What makes this trick so stunning in Alkazar's hands is not merely the secret, but the way in which he uses misdirection and surprise to throw the audience off guard. Here's how to do it.
Place the borrowed coin on the table a foot or so in front of you. Take the salt shaker and cover it with the napkin, explaining that the penetration of the coin must take place out of sight. Squeeze and mold the napkin around the top and sides of the shaker so that the shape of the shaker is clear. Make sure the napkin hides the entire shaker, especially at the bottom, where the napkin spreads out onto the table. (See Figure 1-1.) Then take the napkin-shaker combination and place it on top of the coin.
Place your left hand under the table to receive the coin. Your right hand should hover a few inches above the shaker. Make a magical pass, commanding the coin to penetrate the table. Pause. Appear somewhat puzzled, and bring your left hand up from under the table. With your right hand, lift the shaker-napkin by grasping it near the very top between your thumb and middle finger, and bring it toward you so that it ends up slightly past the edge of the table and an inch or so above it. What you are supposedly doing is showing that the coin is still there, so make sure you look at the coin and pay no attention at all to your right hand. Glance at the spectators, and then "realize" that the coin is wrong side up. Lean forward just a bit, and with your left hand turn the coin over. At the exact time that you are turning the coin, lower your right hand slightly so that the napkin touches the tabletop, loosen your grip, and allow the shaker to slip out of the napkin and fall into your lap. (See Figure 1-2.) Watch only the coin. Then take the napkin, which has kept the shape of the shaker (magicians call a hollow form like this a shell), and place it back over the coin as if the shaker were still inside. Release the napkin.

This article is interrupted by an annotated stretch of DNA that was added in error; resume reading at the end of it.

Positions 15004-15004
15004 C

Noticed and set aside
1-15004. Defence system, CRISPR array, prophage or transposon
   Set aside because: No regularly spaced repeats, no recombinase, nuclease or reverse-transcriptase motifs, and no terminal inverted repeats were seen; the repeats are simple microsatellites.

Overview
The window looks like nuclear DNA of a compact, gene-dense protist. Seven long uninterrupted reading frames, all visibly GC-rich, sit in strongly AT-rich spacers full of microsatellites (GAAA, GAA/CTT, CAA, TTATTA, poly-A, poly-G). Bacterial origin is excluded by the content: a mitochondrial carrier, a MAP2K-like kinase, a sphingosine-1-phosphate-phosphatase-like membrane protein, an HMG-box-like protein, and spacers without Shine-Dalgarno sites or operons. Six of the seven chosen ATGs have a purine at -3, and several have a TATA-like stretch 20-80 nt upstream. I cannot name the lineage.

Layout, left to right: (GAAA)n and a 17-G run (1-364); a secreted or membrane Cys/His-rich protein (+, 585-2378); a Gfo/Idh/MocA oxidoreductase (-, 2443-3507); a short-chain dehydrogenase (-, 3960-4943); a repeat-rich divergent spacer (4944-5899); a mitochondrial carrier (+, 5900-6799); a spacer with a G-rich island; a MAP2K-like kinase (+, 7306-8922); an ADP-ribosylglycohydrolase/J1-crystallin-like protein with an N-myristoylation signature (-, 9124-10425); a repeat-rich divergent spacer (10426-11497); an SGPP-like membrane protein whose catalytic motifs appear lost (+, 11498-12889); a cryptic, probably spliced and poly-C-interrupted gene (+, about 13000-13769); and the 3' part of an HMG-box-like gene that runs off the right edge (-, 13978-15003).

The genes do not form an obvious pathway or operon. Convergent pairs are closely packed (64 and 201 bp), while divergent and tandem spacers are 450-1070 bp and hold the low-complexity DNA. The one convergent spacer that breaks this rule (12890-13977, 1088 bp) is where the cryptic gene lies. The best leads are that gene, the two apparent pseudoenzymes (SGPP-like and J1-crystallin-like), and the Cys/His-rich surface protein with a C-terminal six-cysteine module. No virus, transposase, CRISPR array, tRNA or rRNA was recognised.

As bold as this move is, absolutely no one will realize what has just gone on because of the superb misdirection. From the very start, the audience has been led to believe that they are watching a coin trick. This causes them to think the napkin and the shaker are unimportant (Principle 3). The turning of the coin holds the audience's attention at the very moment the shaker is being "stolen" (Principles 1, 2, and 3). And, finally, the replacing of the shell causes the spectators to assume that the shaker is still there.
Continue by attempting once more to pass the coin through the table. This time, when you lift the "shaker" to show the coin, don't move it far from the coin. Then cover the coin again. To conclude the trick, say a few words about the very powerful magic you must use. As your left hand goes under the table, secretly pick up the salt shaker from your lap and hold it under the table, directly under the shell. Do this by touch alone. Under no circumstances should you look at your left hand or the shaker. Slam your open right hand down onto the shell and smash it flat against the table. Immediately bring the shaker up for all to see. The illusion of passing through is perfect.
Here are eight important tips on this trick from Alkazar's Black Notebook:
1. Just as you must make the coin seem important to the trick, you must make the salt shaker seem unimportant.
2. Always handle the shell as if it really contained the shaker.